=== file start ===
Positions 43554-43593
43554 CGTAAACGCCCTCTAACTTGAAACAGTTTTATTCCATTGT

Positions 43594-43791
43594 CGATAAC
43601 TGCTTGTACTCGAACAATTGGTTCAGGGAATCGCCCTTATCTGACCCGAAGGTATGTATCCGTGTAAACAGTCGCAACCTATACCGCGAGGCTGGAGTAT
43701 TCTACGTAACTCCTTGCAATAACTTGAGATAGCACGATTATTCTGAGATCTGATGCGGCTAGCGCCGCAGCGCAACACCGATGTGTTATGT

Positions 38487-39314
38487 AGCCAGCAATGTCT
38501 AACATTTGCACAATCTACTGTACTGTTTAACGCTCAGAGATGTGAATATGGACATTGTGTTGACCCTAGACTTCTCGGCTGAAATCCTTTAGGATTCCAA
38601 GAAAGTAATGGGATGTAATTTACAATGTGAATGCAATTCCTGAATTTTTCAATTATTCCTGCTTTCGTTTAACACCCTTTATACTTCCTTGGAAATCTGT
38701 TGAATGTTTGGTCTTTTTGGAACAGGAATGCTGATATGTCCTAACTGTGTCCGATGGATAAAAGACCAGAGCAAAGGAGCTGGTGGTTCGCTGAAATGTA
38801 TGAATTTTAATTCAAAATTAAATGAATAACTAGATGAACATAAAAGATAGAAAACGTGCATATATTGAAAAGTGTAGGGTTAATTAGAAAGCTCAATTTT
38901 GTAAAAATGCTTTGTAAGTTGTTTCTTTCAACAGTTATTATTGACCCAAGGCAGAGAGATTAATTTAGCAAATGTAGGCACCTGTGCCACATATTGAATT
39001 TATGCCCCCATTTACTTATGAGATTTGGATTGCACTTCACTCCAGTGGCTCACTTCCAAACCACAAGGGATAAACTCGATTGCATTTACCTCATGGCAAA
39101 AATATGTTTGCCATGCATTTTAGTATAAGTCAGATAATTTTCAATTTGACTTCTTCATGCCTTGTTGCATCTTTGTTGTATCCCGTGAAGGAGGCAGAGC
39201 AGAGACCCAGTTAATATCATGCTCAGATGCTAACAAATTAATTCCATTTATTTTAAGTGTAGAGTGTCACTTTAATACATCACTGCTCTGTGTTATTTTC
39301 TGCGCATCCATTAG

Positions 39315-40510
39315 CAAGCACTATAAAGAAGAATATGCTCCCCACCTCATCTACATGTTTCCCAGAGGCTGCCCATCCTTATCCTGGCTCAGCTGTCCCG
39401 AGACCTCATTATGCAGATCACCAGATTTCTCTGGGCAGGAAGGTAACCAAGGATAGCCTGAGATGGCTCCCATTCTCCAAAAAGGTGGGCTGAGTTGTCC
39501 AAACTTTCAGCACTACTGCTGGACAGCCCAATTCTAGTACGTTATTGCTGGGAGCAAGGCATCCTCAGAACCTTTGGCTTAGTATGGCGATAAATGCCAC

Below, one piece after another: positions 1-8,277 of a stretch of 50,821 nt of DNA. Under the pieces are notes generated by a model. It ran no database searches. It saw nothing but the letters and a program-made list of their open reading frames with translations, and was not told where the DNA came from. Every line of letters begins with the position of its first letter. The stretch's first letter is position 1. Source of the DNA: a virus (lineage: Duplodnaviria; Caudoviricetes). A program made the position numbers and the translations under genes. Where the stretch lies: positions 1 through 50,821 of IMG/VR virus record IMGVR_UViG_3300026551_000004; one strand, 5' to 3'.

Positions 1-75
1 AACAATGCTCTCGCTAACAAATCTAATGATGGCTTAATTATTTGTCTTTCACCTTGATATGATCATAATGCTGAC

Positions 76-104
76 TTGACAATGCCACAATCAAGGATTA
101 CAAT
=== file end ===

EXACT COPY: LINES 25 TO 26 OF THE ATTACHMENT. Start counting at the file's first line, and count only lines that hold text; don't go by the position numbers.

Positions 76-104
76 TTGACAATGCCACAATCAAGGATTA